The campsites at Grayton are nestled in a bit of pine trees yet is only a mile away from the sandy beach. One loop of the campground has more pine trees for privacy while the other loop doesn’t have as much foliage and the sites are closer together. We camped at Grayton several times during the years and have enjoyed every single time.
Bahia Honda State Park
Bahia Honda state park is in the Florida Keys. It’s located 37 miles from Key West and a few miles from Big Pine Key, which is considered the lower keys.
If you want to camp here, start planning a year in advance as they stay booked year round. It is one of the smallest Florida state parks, but also one of the busiest.
The campground sites are varied with some having privacy with mangroves in between to some located right along the waterline. They even have primitive camping located right on the beach as well as boat camping complete with electrical and water hook-ups.
There is a boat ramp to launch your boat which we saw many RVs towing boats coming into the park. The beaches are some of the best in all of the Florida keys. You can book a snorkeling trip to the Looe Key National Marine Sanctuary.
We had the opportunity to stay at the park for 3 months through my volunteering position. It was during the summer months and it was very hot. If you’re not used to Florida during the summer, it takes a little bit to adjust to the heat and humidity.
Our RV air conditioning had to work overtime to keep everything cozy inside plus we’d get in the water once my shift was over to cool down. The water was definitely warmer too but it felt nice to soak in and take in the beauty.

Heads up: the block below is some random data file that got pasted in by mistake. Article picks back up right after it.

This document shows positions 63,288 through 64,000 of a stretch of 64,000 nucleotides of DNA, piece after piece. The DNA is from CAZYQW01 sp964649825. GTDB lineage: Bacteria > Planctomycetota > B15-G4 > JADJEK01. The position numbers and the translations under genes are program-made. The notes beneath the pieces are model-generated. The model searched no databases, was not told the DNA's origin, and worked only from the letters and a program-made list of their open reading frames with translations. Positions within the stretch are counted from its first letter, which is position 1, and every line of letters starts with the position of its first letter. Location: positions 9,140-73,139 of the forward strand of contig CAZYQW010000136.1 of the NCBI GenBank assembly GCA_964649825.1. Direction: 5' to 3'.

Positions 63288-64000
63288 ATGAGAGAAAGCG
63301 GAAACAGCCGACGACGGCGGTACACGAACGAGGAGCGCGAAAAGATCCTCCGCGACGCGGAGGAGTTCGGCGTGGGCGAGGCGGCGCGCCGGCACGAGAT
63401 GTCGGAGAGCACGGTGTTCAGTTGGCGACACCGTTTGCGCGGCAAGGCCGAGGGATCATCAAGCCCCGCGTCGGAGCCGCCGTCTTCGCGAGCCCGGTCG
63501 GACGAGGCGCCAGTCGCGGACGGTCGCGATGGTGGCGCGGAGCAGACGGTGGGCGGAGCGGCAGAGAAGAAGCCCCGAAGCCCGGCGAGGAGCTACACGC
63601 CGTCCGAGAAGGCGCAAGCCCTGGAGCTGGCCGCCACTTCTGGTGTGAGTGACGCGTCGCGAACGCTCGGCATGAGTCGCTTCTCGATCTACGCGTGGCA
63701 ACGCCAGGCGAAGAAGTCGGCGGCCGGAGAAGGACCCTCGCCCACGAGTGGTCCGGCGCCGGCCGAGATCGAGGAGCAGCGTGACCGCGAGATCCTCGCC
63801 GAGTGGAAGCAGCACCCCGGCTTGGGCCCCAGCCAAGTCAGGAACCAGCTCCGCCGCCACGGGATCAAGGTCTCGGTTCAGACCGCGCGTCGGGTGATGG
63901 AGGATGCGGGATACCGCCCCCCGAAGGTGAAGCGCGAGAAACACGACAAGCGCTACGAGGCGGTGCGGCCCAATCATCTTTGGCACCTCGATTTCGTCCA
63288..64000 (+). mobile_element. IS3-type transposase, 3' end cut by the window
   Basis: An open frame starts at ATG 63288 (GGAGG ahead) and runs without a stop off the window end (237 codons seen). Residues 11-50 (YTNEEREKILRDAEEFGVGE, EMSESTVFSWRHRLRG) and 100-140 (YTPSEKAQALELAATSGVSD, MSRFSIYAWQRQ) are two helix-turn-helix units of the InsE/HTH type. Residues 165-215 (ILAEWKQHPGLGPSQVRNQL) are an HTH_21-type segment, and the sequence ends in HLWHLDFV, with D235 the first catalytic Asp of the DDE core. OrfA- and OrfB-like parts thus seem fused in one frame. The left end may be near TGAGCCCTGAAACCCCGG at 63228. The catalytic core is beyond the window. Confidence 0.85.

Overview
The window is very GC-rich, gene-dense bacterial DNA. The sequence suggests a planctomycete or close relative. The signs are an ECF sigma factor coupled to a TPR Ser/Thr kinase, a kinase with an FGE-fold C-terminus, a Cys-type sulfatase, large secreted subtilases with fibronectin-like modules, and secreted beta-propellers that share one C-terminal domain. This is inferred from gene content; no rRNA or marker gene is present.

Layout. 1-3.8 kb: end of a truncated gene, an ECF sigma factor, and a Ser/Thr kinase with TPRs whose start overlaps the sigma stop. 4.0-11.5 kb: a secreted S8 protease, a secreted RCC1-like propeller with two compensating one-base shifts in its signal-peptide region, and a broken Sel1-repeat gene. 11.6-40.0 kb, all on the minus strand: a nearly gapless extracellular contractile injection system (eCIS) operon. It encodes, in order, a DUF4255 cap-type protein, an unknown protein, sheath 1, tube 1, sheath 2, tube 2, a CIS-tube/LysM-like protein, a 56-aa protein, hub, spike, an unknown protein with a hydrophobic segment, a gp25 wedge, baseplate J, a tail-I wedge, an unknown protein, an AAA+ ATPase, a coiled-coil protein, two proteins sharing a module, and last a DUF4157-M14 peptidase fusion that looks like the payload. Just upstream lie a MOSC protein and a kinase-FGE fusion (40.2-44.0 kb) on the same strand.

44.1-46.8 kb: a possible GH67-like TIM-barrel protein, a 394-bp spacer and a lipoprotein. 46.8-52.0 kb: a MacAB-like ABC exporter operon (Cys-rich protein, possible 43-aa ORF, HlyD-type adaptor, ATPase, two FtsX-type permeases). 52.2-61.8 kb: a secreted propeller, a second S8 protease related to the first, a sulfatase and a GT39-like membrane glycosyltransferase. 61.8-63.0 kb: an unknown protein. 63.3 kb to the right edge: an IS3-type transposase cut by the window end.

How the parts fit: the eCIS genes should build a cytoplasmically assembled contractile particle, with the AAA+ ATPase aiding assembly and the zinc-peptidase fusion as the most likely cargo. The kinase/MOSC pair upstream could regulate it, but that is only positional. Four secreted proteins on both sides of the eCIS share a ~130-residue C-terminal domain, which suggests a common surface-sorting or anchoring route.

Luckily, unlike some other state parks, they actually kept mosquitos at bay by dropping pellets from a helicopter monthly so you could actually walk around outside without worried about getting bitten all the time.
The great part of the park is how quickly you can access the beach since the campground is located adjacent to the beach. Our evening ritual was to go for a soak in the water, come home to grill dinner at our site, then take our dog for a walk and go see the sunset on the old railroad bridge.
We had a car when we stayed at Bahia but we also took the bus that travels the entire length of the lower keys and has a stop right outside the park. We’d take the bus to Key West when we didn’t want to have to worry about parking while enjoying the Duval street area. It ran every 2-3 hours so was great for a longer trip but wasn’t very convenient if you just needed groceries.
We have many fond memories of Bahia Honda and hope to go back soon.
Anastasia State Park
Anastasia State Park is located in St. Augustine Beach along the beach and a few miles from St. Augustine. It’s considered the oldest city within the continental US. It’s one of the most visited cities in Florida with many activities for families to enjoy.
Castillo de San Marcos is the oldest masonry fort in the continental United States and run by the National Park System. There is also a lighthouse that you can go up in and view the coastline as well as an alligator park and walking along St. George Street for shopping and eating.
Since the city is so old, there also are many ghost tours that take you through many unique spots in the city. The campground itself, is large with two distinct camping loops. Each camping siteis large and set around large trees to give you plenty of privacy.
It is a bit of a walk to get to the beach, so plan accordingly if you have a lot of stuff and don’t have a car to park adjacent to the beach. There is a concessionaire that you can rent kayaks, canoes or SUPs to paddle in the lagoon and a food concessionaire store next to the beach.
Every Saturday morning there is a large farmer’s market that is in front of the St. Augustine Amphitheatre with many artists and food vendors. The amphitheatre is accessible from inside the park which makes it ideal when there is a concert taking place.
The beach is nice and unlike the west coast and in the keys, has waves that you can boogie board or body surf and the water also tends to be colder on the east coast.